Previously, when the concept of cooperative communication was first emerging, Prof. Liu was among the earliest to recognize its impact would be far-reaching beyond physical-layer and can fundamentally revolutionize wireless communications in almost every aspect. He set forth to show the brilliant possibilities of cooperation in a series of seminal work to establish cooperation as a new communication paradigm that can improve communication performance, expand transmission coverage area, improve energy efficiency and extend network lifetime, and increase throughput and stability region for multiple access schemes.

He was among the first to employ game theory to devise optimal solutions and strategies in cognitive radio for dynamic spectrum access, allocation, sharing, sensing, security, and anti-jamming. His pioneering works created the game-theoretic foundation for cognitive networking by developing new frameworks of joint learning and decision making. It enabled true cognitive intelligence and adaptation with user interactions that made the dream of cognitive networking possible.

Prof. Liu also spearheaded cross-layer-design using antenna array for wireless communications in 1997 by first introducing the seminal concept of duality between uplink and downlink for joint transmit beamforming and power control to increase the number of users in a cellular network by 100x, the first theoretical work that showed the significant capacity improvement by using an antenna array. It inspired a decade of research and standard development in resource allocation and cross-layer control of MIMO wireless networks that dramatically impacted almost all the current and future wireless communications system design with multiple antennas.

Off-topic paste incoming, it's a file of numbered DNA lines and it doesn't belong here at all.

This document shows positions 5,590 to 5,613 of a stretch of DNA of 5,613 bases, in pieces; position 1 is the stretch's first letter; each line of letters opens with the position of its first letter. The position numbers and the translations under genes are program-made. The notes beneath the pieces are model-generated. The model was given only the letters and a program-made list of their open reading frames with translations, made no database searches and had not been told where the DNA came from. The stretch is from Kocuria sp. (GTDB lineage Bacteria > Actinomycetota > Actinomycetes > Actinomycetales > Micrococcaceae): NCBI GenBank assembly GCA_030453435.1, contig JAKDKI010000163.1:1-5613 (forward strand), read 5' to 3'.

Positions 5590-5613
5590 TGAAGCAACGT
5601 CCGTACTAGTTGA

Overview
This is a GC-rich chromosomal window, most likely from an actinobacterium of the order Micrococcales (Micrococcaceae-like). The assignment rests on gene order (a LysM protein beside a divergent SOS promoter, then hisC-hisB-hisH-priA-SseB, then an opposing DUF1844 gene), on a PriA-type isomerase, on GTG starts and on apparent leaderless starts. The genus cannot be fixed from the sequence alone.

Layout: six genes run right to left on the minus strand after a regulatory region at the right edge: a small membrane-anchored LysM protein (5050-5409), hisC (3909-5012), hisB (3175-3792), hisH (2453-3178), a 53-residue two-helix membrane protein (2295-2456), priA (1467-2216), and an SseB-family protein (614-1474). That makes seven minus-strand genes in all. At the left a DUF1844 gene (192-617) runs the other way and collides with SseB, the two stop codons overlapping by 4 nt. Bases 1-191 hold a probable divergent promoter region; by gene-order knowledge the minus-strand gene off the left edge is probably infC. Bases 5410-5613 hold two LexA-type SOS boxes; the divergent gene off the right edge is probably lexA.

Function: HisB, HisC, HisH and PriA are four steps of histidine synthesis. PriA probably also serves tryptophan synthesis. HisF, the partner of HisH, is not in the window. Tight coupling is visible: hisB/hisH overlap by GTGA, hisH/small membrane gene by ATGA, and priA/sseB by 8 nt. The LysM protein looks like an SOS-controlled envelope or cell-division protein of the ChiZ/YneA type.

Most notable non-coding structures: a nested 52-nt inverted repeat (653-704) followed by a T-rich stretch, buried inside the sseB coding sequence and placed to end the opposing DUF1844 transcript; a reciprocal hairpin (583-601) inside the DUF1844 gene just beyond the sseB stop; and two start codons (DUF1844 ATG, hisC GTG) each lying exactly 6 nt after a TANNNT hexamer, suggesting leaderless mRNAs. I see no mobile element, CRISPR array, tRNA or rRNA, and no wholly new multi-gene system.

Origin Wireless partnered with Belkin to deploy to over 150 countries worldwide Linksys Aware, a CES 2020 Innovation Awardee, to enable WiFi to perform motion detection for home security. The company is partnering with many Fortune 500 companies to deliver wireless sensing solutions to major carriers and working with major automakers to enable millions of cars to detect children left in hot cars to save lives. Prof. Liu’s device-free wireless AI offers an excellent solution to make life better for millions of people. 

As the founder of Odyssey Technology in 1997, he developed the world's first digital surveillance system through the Internet when the only available surveillance systems were all analog systems. His vision started the digital revolution in the surveillance industry over 20 years ago, leading to where we are today. Its product "Remoteeyes" was the world’s first digital video surveillance system to remotely monitor and secure home/office through the Internet. The system was immediately adopted worldwide and used by many major chain stores and banks. Its lasting impact can be readily evidenced from the current ubiquitous uses of surveillance cameras.

Professor Liu, who was recently named IEEE 2021 President-Elect and 2022 IEEE President, has been recognized internationally with numerous awards, including the IEEE Signal Processing Society 2009 Technical Achievement Award, the IEEE Signal Processing Society 2014 Society Award, and the 2016 IEEE Leon K. Kirchmayer Graduate Teaching Award. He has been recognized by Web of Science as a Highly Cited Researcher, and he is a fellow of IEEE, AAAS, and the National Academy of Inventors.

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November 3, 2020